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EMU Chemist Develops Models for Emissions in Car Interiors

Modeling of Volatile Organic Compounds Emission from Materials Used in Passenger Vehicle Interiors
Travel is an everyday necessity for many people, making the environment of a passenger vehicle a place where Americans spend a significant amount of time. New cars have been found to emit volatile organic compounds (VOCs), often called "New Car Smell". Although some find these odors enjoyable, "New Car Smell" could potentially have adverse health effects. Previous studies have indicated upwards of 150 VOCs present in new the ambient air within the cabins of new cars, including molecules like benzene, toluene and formaldehyde. While previous VOC models have been produced, there is still uncertainty in these models with respect to changing variables such as cabin temperature, and when the car doors or windows are opened/closed.

Dr. Gavin EdwardsThe development of an accurate and reliable model, capable of determining the concentration of different VOCs in a car cabin as a function of time, is the focus of a research project in the atmospheric chemistry research group, headed by Gavin Edwards. Dr. Edwards and his students are working on this project that involves a collaboration between EMU and the "Big Three" automakers in Detroit, as part of the United States Council for Automotive Research (USCAR) project. Currently, Dr. Edwards' group are trying to model VOCs from chamber experiments done at the Ford Motor Company. They hope that their models can be shown to work in chambers and then be scaled to automobile level analysis. Preliminary testing of these model has shown promise. Varying time points for sample collection, and various parameters such as VOC starting concentration and chamber temperature have been shown to play important roles in emission rates. Further experimental comparisons, statistical analyses, and model sensitivity testing will need to be done in the future as the project and collaboration continues.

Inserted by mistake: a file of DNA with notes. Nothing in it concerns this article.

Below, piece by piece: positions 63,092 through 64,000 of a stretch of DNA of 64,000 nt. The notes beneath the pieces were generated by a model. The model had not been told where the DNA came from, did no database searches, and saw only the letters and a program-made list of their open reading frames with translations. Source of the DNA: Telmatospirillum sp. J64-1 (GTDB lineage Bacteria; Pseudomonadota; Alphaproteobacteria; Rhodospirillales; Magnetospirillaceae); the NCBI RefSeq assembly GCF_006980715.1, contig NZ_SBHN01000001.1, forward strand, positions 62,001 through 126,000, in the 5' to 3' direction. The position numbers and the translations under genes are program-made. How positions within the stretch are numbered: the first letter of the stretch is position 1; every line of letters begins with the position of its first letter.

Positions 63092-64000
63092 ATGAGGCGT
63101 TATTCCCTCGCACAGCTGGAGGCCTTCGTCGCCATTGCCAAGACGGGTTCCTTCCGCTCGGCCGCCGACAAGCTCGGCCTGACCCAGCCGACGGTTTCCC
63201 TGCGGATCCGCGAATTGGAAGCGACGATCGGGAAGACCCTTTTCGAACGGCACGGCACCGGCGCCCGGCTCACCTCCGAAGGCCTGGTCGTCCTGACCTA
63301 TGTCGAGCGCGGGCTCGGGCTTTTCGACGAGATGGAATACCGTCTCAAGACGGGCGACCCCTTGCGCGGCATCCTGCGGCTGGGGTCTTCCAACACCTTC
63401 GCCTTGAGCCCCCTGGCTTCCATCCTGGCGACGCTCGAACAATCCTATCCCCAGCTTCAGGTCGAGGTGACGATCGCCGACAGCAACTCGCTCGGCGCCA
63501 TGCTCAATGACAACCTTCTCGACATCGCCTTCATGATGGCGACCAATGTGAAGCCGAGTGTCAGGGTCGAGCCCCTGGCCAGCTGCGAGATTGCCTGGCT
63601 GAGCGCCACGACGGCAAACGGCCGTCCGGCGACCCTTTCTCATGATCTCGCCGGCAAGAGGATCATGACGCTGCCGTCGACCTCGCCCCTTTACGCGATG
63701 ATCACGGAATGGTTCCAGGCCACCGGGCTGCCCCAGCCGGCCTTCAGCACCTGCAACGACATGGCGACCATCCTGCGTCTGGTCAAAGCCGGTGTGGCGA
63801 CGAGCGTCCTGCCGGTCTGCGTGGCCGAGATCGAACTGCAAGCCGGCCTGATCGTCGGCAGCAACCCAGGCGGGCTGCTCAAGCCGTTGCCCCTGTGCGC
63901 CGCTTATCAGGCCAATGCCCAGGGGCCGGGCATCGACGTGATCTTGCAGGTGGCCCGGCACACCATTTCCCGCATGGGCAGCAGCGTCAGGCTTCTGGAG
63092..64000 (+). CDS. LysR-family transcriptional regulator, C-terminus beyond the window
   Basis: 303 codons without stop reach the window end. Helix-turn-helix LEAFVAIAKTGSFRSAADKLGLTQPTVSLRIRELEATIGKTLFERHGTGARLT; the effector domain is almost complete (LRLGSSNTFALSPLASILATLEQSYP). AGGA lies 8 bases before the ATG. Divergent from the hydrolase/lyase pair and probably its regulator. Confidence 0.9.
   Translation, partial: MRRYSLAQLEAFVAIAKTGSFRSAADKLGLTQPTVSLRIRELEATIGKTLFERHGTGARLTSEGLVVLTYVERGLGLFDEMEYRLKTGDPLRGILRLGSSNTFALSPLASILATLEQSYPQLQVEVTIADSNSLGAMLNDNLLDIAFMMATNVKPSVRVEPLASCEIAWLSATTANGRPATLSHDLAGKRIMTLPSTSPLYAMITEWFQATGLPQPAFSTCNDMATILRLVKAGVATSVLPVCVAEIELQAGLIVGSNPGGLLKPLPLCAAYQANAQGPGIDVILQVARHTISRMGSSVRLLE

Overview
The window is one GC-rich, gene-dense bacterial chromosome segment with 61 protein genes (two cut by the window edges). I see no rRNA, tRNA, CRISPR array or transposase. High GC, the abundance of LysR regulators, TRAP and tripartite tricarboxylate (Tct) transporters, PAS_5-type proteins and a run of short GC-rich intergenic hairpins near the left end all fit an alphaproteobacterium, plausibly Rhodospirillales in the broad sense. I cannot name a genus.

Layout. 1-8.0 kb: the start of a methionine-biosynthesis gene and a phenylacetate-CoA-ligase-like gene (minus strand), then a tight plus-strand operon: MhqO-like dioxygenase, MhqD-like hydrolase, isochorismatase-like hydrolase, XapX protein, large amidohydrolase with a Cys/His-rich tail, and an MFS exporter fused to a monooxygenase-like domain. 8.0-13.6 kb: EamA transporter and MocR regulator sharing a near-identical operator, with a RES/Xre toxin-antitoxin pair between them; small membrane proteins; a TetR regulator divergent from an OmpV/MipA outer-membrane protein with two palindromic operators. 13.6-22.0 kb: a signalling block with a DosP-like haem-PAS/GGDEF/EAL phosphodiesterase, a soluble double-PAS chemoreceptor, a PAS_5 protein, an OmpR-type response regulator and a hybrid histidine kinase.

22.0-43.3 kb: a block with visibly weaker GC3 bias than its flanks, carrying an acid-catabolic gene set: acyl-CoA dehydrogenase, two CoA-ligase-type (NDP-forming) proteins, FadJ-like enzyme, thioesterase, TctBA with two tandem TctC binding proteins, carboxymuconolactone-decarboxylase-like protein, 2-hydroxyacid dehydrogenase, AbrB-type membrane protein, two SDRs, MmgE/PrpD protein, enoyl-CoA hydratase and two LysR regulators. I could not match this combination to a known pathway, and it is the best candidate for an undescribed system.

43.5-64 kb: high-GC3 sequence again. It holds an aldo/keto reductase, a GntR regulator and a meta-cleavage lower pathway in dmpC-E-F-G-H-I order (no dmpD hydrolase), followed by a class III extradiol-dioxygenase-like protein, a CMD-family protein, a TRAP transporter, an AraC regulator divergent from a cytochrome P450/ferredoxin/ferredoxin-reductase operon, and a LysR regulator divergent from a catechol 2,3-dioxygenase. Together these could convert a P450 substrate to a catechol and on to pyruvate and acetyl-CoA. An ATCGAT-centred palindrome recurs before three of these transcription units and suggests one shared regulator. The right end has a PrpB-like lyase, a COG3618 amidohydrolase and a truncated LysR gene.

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The Department of Chemistry is part of the College of Arts & Sciences, 214 Pray-Harrold